Objective To describe changes in immune parameters observed during long-term methotrexate (MTX) therapy in patients with active rheumatoid arthritis (RA) and explore correlations with simultaneously measured MTX pharmacokinetic (PKC) parameters.
Design Prospective, open-label, long-term mechanism of action study.
Setting University clinic.
Methods MTX was initiated at a single weekly oral dose of 7.5 mg and dose adjusted for efficacy and toxicity for the duration of the study. Standard measures of disease activity were performed at baseline and every 6–36 months. Serum cytokine measurements in blood together with lymphocyte surface immunophenotypes and stimulated peripheral blood mononuclear cell (PBMC) cytokine production were assessed at each clinical evaluation.
Results Cytokine concentrations exhibited multiple significant correlations with disease activity measures over time. The strongest correlations observed were for interleukin (IL)-6 (r=0.45, p<0.0001 for swollen joints and r=0.32, p=0.002 for tender joints) and IL-8 (r=0.25, p=0.01 for swollen joints). Significant decreases from baseline were observed in serum IL-1B, IL-6 and IL-8 concentrations. The most significant changes were observed for IL-6 (p<0.001). Significant increases from baseline were observed in IL-2 release from PBMCs ex vivo (p<0.01). In parallel, multiple statistically significant correlations were observed between MTX PKC measures and immune parameters. The change in swollen joint count correlated inversely with the change in area under the curve (AUC) for MTX (r=−0.63, p=0.007).
Conclusions MTX therapy of patients with RA is accompanied by a variety of changes in serum cytokine expression, which in turn correlate strongly with clinical disease activity and MTX pharmacokinetics (PKCs). These data strongly support the notion that MTX mediates profound and functionally relevant effects on the immunological hierarchy in the RA lesion.
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What is already known about this subject?
There are no studies of the mechanism of action of methotrexate (MTX) which include serial prospective measures of serum cytokines and simultaneous measures of pharmacokinetics and clinical variables. This study was carried out over a 3-year period.
What does this study add?
The study shows for the first time that MTX treatment is associated with significant decreases in serum interleukin (IL)-6 and IL-8 and that these decreases correlate well with both long-term, sequential measures of MTX PK and with clinical outcomes.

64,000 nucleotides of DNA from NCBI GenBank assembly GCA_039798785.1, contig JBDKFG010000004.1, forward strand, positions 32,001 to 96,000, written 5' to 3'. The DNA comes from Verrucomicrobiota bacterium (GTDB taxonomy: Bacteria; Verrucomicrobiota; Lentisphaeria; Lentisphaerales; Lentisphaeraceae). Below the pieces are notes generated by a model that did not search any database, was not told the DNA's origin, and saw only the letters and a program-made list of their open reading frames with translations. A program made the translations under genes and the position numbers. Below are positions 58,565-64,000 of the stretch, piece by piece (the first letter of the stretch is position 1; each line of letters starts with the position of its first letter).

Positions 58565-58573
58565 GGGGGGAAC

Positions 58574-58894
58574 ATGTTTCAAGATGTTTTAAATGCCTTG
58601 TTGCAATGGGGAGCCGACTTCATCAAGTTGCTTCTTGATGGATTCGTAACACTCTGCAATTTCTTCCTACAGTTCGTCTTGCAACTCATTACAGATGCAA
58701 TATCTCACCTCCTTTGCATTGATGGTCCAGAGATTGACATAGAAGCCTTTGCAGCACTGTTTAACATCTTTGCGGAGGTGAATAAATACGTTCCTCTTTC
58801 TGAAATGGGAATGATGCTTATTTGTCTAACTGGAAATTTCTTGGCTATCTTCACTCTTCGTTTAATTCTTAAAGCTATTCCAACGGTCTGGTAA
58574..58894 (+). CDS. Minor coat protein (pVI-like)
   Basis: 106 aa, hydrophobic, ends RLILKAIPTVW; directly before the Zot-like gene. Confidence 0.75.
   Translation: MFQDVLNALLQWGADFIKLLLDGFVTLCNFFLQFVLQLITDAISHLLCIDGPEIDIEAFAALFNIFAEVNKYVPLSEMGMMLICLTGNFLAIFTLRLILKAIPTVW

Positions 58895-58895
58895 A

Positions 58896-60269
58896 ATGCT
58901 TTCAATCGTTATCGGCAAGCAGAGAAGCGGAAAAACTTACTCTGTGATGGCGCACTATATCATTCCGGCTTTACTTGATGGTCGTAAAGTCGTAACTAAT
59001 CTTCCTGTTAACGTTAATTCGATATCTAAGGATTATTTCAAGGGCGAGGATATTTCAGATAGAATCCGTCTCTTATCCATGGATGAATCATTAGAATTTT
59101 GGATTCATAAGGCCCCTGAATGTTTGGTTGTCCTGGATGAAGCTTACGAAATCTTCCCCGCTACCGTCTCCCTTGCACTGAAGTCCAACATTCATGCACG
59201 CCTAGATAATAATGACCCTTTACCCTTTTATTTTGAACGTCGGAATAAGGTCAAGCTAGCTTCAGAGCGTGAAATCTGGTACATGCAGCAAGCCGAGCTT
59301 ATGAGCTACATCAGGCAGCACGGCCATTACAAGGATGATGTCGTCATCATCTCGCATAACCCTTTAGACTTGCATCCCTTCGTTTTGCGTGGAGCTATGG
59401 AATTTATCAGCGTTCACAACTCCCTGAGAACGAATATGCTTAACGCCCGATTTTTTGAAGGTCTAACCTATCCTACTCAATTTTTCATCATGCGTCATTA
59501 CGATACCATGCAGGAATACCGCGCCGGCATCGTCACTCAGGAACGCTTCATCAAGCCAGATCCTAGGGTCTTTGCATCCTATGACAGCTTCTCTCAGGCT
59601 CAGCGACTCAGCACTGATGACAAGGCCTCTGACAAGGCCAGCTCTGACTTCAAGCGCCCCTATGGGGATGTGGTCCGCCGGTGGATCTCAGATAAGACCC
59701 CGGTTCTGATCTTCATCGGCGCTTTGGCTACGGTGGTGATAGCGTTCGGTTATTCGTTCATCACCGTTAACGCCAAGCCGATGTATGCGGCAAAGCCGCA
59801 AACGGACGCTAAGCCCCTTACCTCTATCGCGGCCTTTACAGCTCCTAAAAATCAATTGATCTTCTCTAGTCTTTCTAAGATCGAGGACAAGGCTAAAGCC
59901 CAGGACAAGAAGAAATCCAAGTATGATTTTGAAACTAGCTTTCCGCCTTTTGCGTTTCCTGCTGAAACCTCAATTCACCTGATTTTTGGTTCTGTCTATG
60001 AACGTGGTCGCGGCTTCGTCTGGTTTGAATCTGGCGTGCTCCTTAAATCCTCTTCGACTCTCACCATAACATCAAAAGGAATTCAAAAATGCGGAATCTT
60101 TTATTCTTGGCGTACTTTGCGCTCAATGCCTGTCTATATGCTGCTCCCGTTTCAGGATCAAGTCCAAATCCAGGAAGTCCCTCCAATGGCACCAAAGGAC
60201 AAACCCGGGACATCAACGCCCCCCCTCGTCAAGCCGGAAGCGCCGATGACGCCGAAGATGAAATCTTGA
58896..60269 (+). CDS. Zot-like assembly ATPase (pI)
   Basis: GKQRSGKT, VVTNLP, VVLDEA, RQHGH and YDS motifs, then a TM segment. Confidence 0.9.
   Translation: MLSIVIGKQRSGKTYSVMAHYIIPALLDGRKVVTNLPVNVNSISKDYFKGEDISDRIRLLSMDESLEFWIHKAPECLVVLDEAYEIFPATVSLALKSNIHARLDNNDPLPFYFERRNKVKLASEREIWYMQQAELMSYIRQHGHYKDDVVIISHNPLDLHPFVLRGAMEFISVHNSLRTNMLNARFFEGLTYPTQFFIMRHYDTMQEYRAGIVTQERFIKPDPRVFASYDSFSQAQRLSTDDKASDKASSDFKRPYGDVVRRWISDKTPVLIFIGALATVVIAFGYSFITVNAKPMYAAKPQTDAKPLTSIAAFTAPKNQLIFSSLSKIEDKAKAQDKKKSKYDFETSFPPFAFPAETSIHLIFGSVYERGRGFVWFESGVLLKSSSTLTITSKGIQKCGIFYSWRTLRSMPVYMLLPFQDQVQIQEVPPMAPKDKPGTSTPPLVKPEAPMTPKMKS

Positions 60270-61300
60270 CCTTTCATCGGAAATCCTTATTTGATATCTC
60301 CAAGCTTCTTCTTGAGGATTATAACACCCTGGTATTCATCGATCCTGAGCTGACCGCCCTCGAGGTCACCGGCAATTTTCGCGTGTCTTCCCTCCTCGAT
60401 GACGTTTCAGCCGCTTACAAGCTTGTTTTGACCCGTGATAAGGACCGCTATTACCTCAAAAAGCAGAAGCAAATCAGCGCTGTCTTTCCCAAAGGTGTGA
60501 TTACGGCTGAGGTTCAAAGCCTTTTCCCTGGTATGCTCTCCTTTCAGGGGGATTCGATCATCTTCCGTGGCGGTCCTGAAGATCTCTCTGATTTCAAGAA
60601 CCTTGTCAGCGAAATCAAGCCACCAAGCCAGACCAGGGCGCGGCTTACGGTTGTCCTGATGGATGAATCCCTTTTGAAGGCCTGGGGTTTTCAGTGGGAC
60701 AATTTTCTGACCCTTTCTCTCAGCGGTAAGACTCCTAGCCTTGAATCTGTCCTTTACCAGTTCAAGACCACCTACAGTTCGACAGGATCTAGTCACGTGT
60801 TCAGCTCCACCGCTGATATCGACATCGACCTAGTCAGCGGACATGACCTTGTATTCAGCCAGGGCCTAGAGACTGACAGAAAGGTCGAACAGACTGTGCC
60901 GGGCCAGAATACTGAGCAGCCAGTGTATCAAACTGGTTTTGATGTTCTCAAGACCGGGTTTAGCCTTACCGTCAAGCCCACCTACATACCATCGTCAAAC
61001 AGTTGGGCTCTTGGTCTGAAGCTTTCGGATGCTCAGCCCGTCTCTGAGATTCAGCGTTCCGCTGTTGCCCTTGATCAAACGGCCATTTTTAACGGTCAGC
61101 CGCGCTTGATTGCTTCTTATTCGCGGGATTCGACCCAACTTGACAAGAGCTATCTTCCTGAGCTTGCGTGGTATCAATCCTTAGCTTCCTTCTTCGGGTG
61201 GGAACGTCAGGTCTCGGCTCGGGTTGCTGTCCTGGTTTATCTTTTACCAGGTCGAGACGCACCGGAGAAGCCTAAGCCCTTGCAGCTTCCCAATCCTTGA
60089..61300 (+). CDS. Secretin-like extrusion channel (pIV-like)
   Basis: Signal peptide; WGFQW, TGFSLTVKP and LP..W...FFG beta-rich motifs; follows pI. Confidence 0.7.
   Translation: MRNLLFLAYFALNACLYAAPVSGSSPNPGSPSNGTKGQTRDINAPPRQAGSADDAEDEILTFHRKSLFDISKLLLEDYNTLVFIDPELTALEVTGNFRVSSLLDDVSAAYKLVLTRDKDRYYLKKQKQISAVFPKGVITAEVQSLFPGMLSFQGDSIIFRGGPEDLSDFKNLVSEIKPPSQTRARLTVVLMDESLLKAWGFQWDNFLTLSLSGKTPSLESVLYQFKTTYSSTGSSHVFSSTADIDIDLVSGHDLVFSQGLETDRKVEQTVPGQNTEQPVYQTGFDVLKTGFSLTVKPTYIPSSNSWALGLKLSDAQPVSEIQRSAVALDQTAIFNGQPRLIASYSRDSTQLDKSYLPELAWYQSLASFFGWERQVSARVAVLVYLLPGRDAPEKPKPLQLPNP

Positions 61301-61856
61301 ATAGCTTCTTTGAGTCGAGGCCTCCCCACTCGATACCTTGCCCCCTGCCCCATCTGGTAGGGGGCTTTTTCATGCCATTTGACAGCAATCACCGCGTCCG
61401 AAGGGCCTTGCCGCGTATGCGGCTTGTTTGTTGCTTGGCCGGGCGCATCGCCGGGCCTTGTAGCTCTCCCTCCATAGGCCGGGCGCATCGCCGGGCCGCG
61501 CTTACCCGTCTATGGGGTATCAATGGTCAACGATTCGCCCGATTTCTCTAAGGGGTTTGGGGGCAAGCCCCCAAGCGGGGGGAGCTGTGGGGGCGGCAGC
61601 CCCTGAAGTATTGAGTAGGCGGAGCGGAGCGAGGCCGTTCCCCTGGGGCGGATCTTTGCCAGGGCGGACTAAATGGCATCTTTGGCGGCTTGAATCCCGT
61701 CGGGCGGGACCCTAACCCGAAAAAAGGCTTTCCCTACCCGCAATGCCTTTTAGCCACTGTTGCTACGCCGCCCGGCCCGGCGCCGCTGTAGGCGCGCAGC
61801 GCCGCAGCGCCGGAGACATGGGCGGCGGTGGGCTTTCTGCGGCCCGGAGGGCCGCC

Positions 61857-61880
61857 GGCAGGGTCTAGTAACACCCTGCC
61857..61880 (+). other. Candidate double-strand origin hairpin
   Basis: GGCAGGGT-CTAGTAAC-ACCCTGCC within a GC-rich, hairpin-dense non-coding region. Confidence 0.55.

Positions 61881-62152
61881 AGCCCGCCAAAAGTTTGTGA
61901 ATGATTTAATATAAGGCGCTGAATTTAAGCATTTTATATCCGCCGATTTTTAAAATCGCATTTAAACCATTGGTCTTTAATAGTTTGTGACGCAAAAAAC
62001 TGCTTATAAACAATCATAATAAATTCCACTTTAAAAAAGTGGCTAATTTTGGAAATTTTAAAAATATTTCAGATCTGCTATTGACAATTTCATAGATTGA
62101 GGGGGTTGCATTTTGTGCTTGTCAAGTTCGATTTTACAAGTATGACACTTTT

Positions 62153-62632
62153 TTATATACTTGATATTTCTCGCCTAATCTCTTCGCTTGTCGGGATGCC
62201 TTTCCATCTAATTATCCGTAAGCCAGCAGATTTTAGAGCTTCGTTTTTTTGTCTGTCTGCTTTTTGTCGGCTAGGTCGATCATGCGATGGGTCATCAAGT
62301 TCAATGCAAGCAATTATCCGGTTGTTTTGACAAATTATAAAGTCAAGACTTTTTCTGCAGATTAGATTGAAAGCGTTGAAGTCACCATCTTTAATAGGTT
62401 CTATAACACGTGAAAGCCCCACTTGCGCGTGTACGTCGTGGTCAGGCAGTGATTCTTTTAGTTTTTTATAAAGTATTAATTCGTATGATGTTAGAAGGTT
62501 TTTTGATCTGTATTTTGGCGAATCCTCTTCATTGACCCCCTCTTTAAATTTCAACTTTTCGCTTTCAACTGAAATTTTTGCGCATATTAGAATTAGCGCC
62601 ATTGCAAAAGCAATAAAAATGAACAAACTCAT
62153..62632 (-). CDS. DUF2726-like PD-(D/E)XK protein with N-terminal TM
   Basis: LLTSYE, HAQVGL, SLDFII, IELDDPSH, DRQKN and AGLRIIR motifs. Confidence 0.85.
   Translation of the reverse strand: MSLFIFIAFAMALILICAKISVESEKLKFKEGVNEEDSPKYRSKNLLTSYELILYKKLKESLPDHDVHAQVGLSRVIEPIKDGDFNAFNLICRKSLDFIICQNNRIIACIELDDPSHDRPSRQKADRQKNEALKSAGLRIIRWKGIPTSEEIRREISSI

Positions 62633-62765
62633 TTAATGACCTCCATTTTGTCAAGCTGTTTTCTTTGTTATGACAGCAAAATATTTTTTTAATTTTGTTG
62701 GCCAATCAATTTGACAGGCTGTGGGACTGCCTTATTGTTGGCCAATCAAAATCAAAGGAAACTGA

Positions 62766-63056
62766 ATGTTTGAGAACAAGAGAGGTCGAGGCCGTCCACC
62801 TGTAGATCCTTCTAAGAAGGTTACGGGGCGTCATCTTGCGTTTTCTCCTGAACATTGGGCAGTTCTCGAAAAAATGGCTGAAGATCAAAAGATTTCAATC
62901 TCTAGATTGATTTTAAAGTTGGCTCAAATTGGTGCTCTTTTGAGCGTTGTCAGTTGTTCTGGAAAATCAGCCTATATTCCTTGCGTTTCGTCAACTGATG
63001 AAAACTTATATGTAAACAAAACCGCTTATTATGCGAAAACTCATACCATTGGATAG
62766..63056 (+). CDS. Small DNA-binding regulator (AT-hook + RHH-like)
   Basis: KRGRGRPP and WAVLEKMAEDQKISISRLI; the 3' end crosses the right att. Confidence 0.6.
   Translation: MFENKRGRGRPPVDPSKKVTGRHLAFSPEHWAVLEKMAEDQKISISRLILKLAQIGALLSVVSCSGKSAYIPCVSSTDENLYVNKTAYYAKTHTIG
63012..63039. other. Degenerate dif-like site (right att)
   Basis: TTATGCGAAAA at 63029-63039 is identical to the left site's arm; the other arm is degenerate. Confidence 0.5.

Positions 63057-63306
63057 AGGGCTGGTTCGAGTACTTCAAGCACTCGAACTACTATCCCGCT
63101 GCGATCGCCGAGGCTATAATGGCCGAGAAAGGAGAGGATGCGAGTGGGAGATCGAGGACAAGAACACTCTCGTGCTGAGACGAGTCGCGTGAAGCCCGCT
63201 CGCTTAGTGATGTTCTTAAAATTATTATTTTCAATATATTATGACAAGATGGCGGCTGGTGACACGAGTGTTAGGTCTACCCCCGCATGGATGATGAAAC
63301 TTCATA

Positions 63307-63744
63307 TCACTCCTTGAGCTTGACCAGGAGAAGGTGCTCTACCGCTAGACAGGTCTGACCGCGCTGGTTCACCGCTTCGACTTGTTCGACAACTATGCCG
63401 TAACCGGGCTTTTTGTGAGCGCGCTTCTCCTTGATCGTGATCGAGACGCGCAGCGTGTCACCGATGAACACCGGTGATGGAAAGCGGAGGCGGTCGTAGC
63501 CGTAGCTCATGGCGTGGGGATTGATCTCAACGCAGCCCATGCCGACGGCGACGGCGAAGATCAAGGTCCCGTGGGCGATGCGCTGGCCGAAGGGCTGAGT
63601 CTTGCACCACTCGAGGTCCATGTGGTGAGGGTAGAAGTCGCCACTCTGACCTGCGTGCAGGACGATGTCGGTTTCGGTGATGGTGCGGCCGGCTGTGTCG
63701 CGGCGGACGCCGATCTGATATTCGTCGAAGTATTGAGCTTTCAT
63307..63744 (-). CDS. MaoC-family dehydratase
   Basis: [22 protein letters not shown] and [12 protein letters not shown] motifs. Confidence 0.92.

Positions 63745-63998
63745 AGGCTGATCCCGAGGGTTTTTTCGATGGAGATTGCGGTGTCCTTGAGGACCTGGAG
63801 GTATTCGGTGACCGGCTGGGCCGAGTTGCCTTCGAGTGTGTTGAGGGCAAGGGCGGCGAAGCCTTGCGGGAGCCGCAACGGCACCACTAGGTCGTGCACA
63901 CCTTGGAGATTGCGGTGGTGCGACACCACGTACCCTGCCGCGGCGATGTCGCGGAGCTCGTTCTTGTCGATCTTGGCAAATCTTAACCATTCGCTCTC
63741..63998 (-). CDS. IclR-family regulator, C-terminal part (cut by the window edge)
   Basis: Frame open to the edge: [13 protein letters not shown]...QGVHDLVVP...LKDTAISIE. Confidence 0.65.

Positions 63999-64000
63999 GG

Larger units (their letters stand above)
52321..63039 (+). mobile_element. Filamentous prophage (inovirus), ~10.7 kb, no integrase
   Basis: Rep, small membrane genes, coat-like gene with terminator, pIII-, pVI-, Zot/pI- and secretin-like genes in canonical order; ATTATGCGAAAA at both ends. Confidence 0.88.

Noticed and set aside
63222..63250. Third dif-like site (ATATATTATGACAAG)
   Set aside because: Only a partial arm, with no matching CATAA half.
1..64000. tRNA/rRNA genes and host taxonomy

How might this impact on clinical practice?
The recognition that MTX has a significant effect on serum IL-6 will provide insight into its MOA. Perhaps more importantly, it explains the further changes in transaminase levels and possible additive effects on IL-6 when used with these biological response modifiers and Janus kinase inhibitors.
Rheumatoid arthritis (RA) affects ∼0.5–1% of the world's population with an estimated prevalence of up to 2 million cases in the USA alone.1 In numerous clinical guidelines, methotrexate (MTX) is the anchor treatment for RA management.2–8 Patients exhibit dose-dependent clinical improvements while on MTX.9 Toxicity is a more common reason to discontinue therapy than is lack of efficacy.6 ,10 Recent guidelines of the American College of Rheumatology have reinforced the central role of MTX in the treatment of RA.11
In spite of a proliferation of reports of the effect of MTX on various in vitro, ex vivo or animal models of inflammation, its mechanism of action in patients with RA remains incompletely understood.12 Few investigations have examined directly the potential effects of MTX on biochemical, immune or inflammatory parameters in vivo or ex vivo in high-intensity, near-patient immune functional assays. Nor has the relationship between MTX pharmacokinetics (PKCs) and immune functional parameters been examined formally or in detail. In particular, although the PKCs of MTX in RA are well described,13–17 we are unaware of prior attempts to seek correlations between PKC measures in patients with RA on MTX and simultaneously assessed immune markers of disease activity.
We report here prospective measurements of immune and PKC parameters in a cohort of patients with active RA beginning treatment with MTX and remaining on therapy over a period of 3 years. We describe MTX-associated changes in serum cytokines and lymphocyte phenotypic markers which correlate with the measurements of disease activity as well as with drug PKCs. We provide for the first time convincing PKC evidence supporting the immune modulatory role of MTX in RA over long treatment intervals.